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Letting Your 401(k) Plan Work for You

Setting up and contributing to a 401(k) is kind of a no-brainer, especially if your employer provides company match and direct contribution from your paycheck. All you have to do is enroll, choose how much to contribute, and select your investments; it is plug and play retirement planning at its best.

But once you have a retirement plan in place, what kind of maintenance does it require?

Set It and Forget It

401(k)s are attractive because they are a simple and easy way to save for retirement. You can choose to pay the tax now (the Roth 401(k) option) or pay the tax once you start drawing on it (the Traditional 401(k) option). “Set it and forget it” means setting up a retirement plan and no longer paying any attention to it until you need it.

Is this a good strategy for managing your 401(k) or should you take a more active role? Let’s take a look at the pros and cons.


It’s automatic. Signing up with your employer and having them deduct the amount you designate straight out of your paycheck allows you to not have to think about it, or remember to do it, every paycheck. Your company does the paperwork and sets up the payments.

You save time. Having a full-time job, along with caring for your family and personal life, takes time and energy. You may not have the extra oomph needed to research how to make the most of your investment portfolio. Most employers have several preset investment options to choose from that are geared to yield good results.

You benefit from the knowledge of others. Letting an investment advisor with the experience and wisdom direct your retirement plan allows you to benefit from someone else’s expertise. This is helpful especially if you are a novice investor or do not enjoy tracking the ins and outs of various investment options.


Orphan accounts. Most Americans will change jobs several times in their adult life, leaving behind a retirement plan with their former employer. Over a thirty year span, this could mean several little orphan retirement accounts left unattended. As of 2021, there were nearly 25 million forgotten 401(k) accounts over the years in the U.S. That results in lost retirement income for you.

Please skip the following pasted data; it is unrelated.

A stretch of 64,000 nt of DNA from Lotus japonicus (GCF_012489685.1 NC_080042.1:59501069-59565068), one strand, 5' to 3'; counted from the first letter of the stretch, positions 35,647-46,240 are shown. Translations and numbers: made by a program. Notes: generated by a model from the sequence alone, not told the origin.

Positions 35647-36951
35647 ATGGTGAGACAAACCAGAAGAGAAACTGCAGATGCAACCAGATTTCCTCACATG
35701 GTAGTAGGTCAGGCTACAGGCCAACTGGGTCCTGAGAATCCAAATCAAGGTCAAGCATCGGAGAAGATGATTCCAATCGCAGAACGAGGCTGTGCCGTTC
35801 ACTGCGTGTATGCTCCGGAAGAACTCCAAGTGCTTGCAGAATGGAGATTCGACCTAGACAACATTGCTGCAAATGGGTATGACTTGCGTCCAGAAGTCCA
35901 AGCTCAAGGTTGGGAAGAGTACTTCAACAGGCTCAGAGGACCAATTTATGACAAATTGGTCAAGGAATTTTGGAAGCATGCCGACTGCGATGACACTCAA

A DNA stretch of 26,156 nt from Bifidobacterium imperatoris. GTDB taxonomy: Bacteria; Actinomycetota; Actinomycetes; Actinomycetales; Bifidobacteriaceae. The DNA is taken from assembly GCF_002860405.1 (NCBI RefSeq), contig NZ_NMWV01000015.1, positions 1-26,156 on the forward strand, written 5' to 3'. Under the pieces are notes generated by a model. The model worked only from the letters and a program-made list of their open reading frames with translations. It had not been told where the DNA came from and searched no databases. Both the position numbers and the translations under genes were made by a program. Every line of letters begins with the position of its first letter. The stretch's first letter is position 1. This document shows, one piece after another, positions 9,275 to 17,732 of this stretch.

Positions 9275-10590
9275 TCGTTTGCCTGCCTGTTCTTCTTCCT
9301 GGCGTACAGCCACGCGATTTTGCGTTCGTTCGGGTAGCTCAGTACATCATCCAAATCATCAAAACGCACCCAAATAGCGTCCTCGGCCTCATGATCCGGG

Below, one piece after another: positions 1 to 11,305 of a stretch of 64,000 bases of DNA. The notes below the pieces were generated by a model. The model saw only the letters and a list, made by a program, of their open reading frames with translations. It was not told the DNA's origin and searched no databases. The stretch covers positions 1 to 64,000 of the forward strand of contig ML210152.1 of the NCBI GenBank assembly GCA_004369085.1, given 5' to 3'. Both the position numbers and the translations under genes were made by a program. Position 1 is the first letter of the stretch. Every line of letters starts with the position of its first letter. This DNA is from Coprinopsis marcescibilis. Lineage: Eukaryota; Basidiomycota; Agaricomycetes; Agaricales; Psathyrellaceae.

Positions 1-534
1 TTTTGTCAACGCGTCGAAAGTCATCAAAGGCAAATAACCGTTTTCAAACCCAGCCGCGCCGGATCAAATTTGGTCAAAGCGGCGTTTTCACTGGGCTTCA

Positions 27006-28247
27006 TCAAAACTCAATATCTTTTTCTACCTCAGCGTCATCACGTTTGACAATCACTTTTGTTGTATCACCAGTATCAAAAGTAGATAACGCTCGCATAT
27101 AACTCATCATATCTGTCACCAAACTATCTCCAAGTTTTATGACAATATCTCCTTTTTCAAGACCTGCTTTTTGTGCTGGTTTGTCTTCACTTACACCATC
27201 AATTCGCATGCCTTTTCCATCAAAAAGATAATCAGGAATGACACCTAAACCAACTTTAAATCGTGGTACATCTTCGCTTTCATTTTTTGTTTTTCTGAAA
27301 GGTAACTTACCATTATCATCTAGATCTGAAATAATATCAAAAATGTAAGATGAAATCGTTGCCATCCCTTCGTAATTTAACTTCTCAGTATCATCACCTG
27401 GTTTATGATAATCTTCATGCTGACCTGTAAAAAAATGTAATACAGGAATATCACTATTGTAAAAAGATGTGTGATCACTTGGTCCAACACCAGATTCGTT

Missed opportunities. Incomes, lifestyles, and needs change over time. You can tailor your retirement plan to suit whatever stage or income level you are currently in. By not taking the initiative to review your 401(k) contribution amount and mix of investments, you could be missing out on building up your nest egg even more.

Lost earnings. If you are over 50 years old, you are allowed to contribute more to your 401(k) to catch up to where you need or want to be in your plan. If you set it and forget it, you may lose out on those extra earnings.

Regular Maintenance

Like your car, your body, and your relationships, your retirement plans require some kind of regular maintenance. Show your 401(k) a little love and attention by taking these steps:

Check on it. Take time to visit your 401(k), just like how you choose to visit your doctor, at least once a year.

○ If your contributions are automatic paycheck deductions, make sure those are happening. True story: I knew someone who missed several months because of a company payroll error.

○ Have you changed jobs a few times? Depending on the options available, you might want to simplify and roll all your retirement accounts into one.

○ If you’ve had a major life event like a marriage, divorce, or birth of a child, be sure to update your beneficiaries.

Increase giving. As your income changes, so should your contribution amount.

○ The amount you could afford to pay into your 401(k) as a company new hire will differ greatly compared to the amount you can contribute now that you are in senior management. Upping the dollar amount per pay period is an easy adjustment. The goal is to start deferring 15% from your paycheck.

○ Once your student loans or credit card debts get paid off, you can earmark that money to increase the amount you are devoting to your retirement. Incremental additions over time can snowball into big returns, thanks to compound interest.

○ If you are over 50 years old, you can take advantage of the “catch-up” contribution and throw in an extra $6,500 per year.

Rebalance. One-third of those who have a 401(k) have admitted they don’t rebalance their retirement plans.

○ Rebalancing your portfolio simply means adjusting the mix of stocks, bonds, and whatever else you have. If one element has done well and another has not, you can reallocate and shift your money accordingly.

○ Your financial situation and life goals change as you move from your 30s to your 40s, 40s to 50s, and so forth. The closer you get to retirement age will determine the mix of investments you want in your 401(k). It’s important to rebalance your 401(k) mix to match your current needs.

Final Thoughts

If you’ve taken the action to put a 401(k) in place and are contributing regularly, your retirement account is going to grow. Regardless of whether you “set it and forget it” or keep an eye on it, the good news is you have a plan! However, with a little bit of time and attention, your 401(k) can yield bigger returns. Taking a few extra steps will provide you with more income that you can enjoy in retirement.

Written by Matthew Delaney


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